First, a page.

What are independent or private schools?
The school your child goes to will be one of the main influences on their future life, affecting their friendships, qualifications and career prospects. With such an important choice to make, you’ll need to know about all the different types of school. This guide will tell you what exactly independent or private schools are, the advantages they bring and other things you may want to bear in mind if you want to find a school that’s right for your child’s needs.
How many children attend private or independent schools?
The Independent Schools Council states that more than 500,000 children in the UK were attending independent or private schools in 2015 – the highest numbers since records started, forty years ago.
What is the definition of independent or private schools?
‘Public’, ‘private’, ‘independent’ or ‘fee-paying’ schools all refer to similar schools – those not in the state system. The term ‘public school’ is generally used for the much older, traditional and (originally) boys’ private boarding schools such as Eton and Harrow. Otherwise, the terms are interchangeable. Preparatory or ‘Prep’ schools are schools for 8-13 year olds, some of which have infants/nursery schools attached for younger children.
Why should I choose an independent or private school?
There are many reasons why you might want to choose an independent or private school for your child. The first one is greater choice. You can choose any private school you want your child to attend – as long as your child gets through their selection policies, and you can afford the fees. You can also choose whether your child is a boarder or day-pupil.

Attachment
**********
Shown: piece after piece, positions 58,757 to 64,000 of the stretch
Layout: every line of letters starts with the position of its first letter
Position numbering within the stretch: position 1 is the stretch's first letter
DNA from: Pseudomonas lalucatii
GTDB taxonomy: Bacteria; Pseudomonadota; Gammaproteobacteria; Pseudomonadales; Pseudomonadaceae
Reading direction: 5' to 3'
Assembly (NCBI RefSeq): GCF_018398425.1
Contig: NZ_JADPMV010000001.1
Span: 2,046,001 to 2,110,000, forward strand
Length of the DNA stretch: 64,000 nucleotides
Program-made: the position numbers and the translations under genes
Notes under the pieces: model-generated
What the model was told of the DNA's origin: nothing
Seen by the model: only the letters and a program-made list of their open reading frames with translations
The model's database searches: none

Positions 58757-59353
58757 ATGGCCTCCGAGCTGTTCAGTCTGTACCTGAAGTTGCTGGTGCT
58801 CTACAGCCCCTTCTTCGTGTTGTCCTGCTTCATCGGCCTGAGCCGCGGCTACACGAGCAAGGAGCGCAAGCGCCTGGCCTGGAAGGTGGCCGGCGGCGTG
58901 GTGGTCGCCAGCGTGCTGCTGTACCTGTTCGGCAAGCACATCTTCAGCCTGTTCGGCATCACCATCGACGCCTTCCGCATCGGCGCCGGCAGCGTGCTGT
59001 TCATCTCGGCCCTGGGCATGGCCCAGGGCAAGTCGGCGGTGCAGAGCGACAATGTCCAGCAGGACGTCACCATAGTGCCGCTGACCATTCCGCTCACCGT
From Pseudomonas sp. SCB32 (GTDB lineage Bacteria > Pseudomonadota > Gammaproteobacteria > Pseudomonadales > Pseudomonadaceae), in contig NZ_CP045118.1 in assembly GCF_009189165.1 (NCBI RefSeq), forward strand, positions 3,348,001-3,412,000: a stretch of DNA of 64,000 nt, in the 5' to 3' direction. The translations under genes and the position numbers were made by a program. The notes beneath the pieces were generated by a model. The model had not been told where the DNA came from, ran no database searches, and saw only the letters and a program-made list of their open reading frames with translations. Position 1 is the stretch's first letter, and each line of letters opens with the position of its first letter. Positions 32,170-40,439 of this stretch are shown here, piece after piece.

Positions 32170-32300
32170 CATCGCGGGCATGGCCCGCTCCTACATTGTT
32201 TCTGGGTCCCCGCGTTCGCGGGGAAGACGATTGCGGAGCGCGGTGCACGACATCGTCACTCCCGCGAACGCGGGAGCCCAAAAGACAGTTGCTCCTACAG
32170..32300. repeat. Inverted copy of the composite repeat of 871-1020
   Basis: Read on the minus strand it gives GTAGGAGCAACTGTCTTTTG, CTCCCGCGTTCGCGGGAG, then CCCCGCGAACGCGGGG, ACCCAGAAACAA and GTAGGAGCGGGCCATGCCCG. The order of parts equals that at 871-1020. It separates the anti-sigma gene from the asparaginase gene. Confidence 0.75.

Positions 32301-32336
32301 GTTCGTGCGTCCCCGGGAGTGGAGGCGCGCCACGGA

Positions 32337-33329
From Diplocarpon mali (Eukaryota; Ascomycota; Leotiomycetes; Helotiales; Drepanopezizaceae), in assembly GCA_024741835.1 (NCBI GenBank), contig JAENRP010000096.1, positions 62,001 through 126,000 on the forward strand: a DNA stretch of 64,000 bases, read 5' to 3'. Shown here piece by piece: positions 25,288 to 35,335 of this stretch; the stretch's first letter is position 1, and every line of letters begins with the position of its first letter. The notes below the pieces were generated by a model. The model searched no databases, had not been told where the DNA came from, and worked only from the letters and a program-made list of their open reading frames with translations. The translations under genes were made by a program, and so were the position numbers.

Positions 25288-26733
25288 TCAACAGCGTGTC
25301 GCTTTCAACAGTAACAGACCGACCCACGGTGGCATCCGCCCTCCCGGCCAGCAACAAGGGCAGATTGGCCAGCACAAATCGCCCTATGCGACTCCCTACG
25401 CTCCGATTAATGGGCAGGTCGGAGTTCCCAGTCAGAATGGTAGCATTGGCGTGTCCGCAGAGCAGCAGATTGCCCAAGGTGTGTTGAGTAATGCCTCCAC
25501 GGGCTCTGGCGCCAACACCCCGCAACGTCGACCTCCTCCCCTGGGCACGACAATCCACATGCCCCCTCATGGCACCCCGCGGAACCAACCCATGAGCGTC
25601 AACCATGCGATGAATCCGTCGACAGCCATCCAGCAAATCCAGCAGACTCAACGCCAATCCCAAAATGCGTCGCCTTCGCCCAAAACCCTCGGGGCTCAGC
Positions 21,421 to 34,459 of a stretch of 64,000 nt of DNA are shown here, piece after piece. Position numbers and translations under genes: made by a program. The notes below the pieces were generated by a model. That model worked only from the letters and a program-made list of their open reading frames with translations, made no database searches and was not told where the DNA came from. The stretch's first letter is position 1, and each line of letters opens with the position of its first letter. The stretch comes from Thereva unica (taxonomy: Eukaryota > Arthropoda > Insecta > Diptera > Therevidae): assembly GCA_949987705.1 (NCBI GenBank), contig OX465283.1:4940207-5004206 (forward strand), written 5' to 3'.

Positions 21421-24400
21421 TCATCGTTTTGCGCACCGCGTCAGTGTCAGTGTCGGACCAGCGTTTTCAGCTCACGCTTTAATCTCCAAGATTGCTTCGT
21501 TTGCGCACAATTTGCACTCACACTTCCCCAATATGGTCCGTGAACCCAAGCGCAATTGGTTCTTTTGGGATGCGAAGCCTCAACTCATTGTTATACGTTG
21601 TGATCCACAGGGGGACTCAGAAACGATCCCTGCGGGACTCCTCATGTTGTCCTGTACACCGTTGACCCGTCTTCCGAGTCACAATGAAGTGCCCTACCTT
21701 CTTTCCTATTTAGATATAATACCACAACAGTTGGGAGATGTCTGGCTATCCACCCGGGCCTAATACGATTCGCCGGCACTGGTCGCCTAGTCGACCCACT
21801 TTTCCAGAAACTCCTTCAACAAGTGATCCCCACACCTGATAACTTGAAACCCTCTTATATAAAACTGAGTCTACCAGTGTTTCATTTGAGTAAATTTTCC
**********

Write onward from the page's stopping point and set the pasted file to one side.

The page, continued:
Are class sizes smaller in independent or private schools?
Independent or private schools usually have a good teacher:pupil ratio. Class sizes vary between different independent schools, but they are usually much smaller than state school classes, giving an attractive staff:pupil ratio. This means each child gets more personal attention and assistance from the teachers. Recently, births have increased every year (except 2009), creating a greater demand for school places. At the same time, there has been a reduction in the number of primary schools. This means competition for places and larger class sizes. The average class in a state primary can top 30. Many private school classes tend to be half that. However, the recession has hit everyone, so classes in some independent schools reach 28+.
Do independent or private schools give a better education?
Some state schools are giving independent schools a run for their money. But 2016 research on academic added-value compared independent and state schools and showed that independent education:
- is academically better at ages four, eight, ten and sixteen
- accounts for 0.64 of a GCSE grade increase
- produces higher average scores in all GCSE subjects
- in certain circumstances, outperforms the best European nations and is level with Japan and South Korea
Will my child make good connections at an independent or private school?
One of the reasons for people choosing an independent school is the connections their child will make. A selective school with exams and interviews will choose bright, motivated children focused on learning and achievement. Aware that their parents pay more for their education, most children are determined to work hard. Many people choose schools that parents and siblings have attended, as a family tradition; but there are other things to bear in mind.
How do I choose the best independent school for my child?